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PLoS One. 2009 Jun 12;4(6):e5895. doi: 10.1371/journal.pone.0005895.

Chikungunya virus and Aedes mosquitoes: saliva is infectious as soon as two days after oral infection.

Author information

1
Institut Pasteur, Génétique moléculaire des Bunyavirus, Paris, France.

Abstract

BACKGROUND:

Aedes aegypti and Aedes albopictus are potential vectors of chikungunya virus (CHIKV). The recent CHIKV outbreaks were caused by a new variant characterized by a mutation in the E1 glycoprotein gene (E1-226V) which has favored a better transmissibility by Ae. albopictus. As Ae. albopictus tends to replace Ae. aegypti in many regions, one question remained: is Ae. albopictus as efficient as Ae. aegypti to transmit the variant E1-226V of CHIKV?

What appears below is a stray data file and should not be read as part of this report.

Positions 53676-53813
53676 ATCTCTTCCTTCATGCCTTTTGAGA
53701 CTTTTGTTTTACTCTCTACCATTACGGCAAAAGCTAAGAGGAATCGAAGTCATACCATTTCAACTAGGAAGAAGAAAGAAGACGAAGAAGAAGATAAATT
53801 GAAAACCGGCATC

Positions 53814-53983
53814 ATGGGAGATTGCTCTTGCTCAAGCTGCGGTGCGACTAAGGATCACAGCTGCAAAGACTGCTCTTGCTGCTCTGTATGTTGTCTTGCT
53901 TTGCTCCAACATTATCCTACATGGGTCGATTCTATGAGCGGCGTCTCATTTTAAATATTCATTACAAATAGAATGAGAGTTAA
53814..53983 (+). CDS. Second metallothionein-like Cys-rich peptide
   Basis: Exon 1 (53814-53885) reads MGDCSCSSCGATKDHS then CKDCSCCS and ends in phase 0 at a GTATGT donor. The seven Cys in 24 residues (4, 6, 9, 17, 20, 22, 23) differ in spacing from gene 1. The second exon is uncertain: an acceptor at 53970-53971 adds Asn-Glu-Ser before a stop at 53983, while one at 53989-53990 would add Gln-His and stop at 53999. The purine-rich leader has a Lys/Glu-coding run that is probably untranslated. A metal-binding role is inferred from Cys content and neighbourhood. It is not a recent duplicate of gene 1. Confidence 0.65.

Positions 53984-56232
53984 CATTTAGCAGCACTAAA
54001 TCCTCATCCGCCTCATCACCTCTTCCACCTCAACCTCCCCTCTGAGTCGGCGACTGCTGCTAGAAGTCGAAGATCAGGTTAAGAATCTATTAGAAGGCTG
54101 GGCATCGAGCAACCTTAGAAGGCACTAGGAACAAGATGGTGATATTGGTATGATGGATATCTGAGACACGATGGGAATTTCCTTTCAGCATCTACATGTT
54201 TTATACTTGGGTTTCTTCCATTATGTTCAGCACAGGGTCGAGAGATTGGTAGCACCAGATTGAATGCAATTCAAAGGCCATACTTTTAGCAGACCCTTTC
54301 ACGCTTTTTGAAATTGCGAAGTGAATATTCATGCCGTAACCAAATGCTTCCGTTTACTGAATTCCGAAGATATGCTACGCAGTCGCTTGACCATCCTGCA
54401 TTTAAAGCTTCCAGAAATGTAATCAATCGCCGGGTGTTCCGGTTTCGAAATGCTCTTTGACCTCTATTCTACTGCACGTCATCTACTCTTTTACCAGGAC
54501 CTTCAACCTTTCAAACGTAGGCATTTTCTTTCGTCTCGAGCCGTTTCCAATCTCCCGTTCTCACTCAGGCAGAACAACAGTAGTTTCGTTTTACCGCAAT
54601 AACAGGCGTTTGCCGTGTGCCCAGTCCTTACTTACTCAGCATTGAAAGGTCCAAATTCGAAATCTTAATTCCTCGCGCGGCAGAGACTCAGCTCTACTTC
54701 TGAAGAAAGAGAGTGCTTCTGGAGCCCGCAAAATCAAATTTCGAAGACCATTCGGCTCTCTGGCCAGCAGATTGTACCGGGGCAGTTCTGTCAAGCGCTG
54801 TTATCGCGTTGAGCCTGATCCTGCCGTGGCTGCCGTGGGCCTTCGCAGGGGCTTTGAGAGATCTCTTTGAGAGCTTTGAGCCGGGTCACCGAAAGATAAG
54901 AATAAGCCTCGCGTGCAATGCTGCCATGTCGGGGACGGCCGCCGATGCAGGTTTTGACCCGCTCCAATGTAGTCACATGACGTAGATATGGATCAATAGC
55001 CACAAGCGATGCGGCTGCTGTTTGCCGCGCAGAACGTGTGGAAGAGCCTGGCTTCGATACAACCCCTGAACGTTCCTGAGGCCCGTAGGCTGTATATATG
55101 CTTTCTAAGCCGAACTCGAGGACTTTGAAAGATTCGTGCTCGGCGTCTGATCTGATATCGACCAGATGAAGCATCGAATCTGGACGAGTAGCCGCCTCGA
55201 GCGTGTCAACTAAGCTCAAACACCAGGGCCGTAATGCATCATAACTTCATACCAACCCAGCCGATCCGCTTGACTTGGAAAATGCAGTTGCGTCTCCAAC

METHODOLOGY AND FINDINGS:

We infected orally both species with the variant E1-226V and estimated the infection, the viral dissemination, and the transmission rate by real time RT-PCR. Additionally, we used an in vitro assay to determine the amount of virus delivered by mosquitoes in their saliva. We found that Ae. aegypti as well as Ae. albopictus ensured a high replication of the virus which underwent an efficient dissemination as detectable in the salivary glands at day 2 post-infection (pi). Infectious CHIKV particles were delivered by salivary glands from day 2 with a maximum at day 6 pi for Ae. albopictus (10(3.3) PFU) and day 7 pi for Ae. aegypti (10(2.5) PFU).

CONCLUSIONS:

Ae. albopictus is slightly more efficient than Ae. aegypti to transmit the variant E1-226V of CHIKV. These results will help to design an efficient vector control to limit transmission as soon as the first human cases are diagnosed.

PMID:
19521520
PMCID:
PMC2690823
DOI:
10.1371/journal.pone.0005895
[Indexed for MEDLINE]
Free PMC Article

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